When your website is hacked, your first priority is most likely to stop the attack and restore the site to its original form. Once the immediate danger is past, though, your thoughts probably turn to looking for answers. How did this happen? How can we stop it from happening again? And why were we attacked in the first place?
The answers to the first two questions are usually related to security and indicate that you need to tighten up the vulnerabilities that attract hackers in the first place. The answer to the third questions is typically a bit less straightforward, though — and probably not what you think.
The fact is, in the majority of cases, the fact that your site was hacked has absolutely nothing to do with you. That is, you weren’t specifically targeted, and the hacking was a crime of opportunity. Most hackers use scripts, which automatically run 24/7 to identify vulnerabilities in websites and then exploit them. If one of these scripts comes across a vulnerability on your site, it will infiltrate, wreaking whatever havoc it was designed to do. It might inject just a few lines of code, or it could add malicious code via hundreds of files that will take days to identify and remove.
The question remains, though, as to why hackers hack. In some cases, it’s just for fun. Some hackers like to see what they can do or prove that they can infiltrate a particular target. However, the majority of hackers are working for more nefarious purposes, usually for profit in some way. By understanding what they are after, you can more effectively protect your site and avoid losing time and money due to being hacked.
Perhaps the most common reasons that hackers hack is to make money. After all, data is valuable, and personal information can be sold for big profits. For example, hackers develop malware and scripts to break into websites and install phishing malware to steal usernames and passwords, which often lead to more information, such as credit card and bank account numbers. Sometimes, hackers attack your site so you will pay them. They might hold your site for ransom, for instance, or in an attempt to get you to give them control of your site to fix the security problems they created.
And of course, there are those occasions in which hackers are being paid to attack your site specifically. You might be the target of a competitor, for example, who hired hackers to launch a DDoS attack on your site to lower your sales or to steal intellectual property. In any case, it’s safe to assume that when your site is hacked, someone somewhere is trying to make money from it.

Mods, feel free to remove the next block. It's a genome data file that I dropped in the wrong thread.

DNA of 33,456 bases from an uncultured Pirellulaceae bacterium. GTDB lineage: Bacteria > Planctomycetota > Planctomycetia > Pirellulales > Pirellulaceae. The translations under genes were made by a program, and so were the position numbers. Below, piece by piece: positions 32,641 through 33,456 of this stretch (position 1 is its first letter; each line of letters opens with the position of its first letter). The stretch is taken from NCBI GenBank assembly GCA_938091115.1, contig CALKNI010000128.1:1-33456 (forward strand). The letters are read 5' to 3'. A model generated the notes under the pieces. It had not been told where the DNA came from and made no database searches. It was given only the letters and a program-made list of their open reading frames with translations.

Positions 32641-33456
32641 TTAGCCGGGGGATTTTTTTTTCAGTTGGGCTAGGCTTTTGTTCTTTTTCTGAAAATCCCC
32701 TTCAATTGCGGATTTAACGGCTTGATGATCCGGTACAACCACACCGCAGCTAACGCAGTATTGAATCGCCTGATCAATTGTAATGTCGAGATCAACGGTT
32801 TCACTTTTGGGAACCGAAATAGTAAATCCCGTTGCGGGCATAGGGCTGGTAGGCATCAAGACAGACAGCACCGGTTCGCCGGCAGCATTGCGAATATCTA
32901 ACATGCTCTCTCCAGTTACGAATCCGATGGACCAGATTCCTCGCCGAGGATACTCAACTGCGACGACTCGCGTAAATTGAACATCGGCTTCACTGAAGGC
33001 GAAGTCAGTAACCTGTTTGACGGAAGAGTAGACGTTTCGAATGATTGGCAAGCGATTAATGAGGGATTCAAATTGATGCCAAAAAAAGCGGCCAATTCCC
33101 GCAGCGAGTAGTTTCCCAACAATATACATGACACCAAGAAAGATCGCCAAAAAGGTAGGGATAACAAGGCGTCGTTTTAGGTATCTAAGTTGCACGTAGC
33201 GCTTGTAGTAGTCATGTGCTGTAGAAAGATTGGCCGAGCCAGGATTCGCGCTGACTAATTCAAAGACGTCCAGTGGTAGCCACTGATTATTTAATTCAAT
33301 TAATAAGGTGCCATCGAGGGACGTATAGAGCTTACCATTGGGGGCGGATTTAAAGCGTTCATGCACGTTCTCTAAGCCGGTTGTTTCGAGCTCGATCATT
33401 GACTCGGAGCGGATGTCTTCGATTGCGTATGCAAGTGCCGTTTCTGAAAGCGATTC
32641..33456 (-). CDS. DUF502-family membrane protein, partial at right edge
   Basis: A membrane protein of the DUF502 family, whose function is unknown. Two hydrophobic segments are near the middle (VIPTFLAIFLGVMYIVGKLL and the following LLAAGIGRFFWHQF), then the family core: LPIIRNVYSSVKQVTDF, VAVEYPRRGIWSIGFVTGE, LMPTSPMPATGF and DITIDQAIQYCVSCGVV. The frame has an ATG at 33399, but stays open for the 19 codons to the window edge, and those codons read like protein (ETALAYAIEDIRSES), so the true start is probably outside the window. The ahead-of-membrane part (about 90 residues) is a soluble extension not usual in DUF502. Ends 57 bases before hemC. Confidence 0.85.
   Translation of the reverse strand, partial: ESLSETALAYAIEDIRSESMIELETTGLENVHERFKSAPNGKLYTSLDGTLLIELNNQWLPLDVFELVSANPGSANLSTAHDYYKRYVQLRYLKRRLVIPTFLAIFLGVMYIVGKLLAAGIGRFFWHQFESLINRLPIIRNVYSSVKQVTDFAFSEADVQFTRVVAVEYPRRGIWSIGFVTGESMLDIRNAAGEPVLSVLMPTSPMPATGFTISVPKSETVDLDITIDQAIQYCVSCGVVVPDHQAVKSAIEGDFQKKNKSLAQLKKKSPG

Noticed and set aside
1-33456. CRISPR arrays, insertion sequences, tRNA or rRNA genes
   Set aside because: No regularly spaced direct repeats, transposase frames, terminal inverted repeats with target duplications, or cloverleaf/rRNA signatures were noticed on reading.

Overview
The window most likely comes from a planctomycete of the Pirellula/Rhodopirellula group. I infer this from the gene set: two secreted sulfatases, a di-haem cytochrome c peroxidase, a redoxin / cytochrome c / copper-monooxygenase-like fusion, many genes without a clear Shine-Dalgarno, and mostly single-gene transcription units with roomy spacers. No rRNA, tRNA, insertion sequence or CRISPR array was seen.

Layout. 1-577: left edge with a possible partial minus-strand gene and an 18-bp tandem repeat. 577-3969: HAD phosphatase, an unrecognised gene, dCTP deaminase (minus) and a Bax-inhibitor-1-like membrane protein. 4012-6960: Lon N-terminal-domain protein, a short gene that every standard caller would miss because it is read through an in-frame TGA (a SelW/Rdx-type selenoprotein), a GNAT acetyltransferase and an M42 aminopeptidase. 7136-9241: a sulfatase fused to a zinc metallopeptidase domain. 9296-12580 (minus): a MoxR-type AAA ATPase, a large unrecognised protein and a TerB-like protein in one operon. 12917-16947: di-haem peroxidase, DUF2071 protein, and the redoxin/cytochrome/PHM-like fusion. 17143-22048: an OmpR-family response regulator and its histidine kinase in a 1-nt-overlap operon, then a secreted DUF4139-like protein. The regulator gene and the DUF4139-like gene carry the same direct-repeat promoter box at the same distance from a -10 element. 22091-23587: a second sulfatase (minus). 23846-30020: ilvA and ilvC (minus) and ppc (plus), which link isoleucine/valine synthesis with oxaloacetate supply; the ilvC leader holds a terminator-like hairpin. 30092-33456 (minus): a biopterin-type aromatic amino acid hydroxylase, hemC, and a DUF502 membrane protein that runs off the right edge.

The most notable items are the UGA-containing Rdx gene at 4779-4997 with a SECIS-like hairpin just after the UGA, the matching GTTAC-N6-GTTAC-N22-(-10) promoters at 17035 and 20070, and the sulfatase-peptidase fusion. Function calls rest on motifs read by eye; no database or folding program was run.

Sometimes, hackers will go after websites as a means to make a point, promote a particular agenda or simply “take down” a business or group they don’t agree with. These hackers might vandalize a website, leak information, launch a DDoS attack or otherwise disrupt the normal functioning of a website to create chaos or build awareness of a specific issue. Typically, small businesses are not on the receiving end of such attacks, but if you are in a controversial industry or have publicly stated specific viewpoints, then you could be vulnerable.
Research indicates that 27 percent of cyberattacks come from an insider threat, and 20 percent from angry users. In other words, hacking is sometimes very, very personal. A disgruntled ex-employee, for instance, might launch an internal attack to take down the website in retaliation for being fired. These types of attacks underscore the importance of monitoring internal threats as well as external and the need for strict security policies.
Finally, another common cause for website hacks is competition. Simply put, your competition may resort to dirty tactics to keep you from operating as usual. They might coordinate ransom attacks, DDoS attacks, attempt to steal and leak information or perform any number of malicious (and illegal) activities in an attempt to thwart competition.
You can learn how to fix a malware-infected website well before you learn why you are attacked, but understanding the whys will help you stay safer in the future. Staying on top of vulnerabilities using patches and updates, security software and using scanning tools can help prevent hacks from happening in the first place and send the hackers to find their “fun” somewhere else.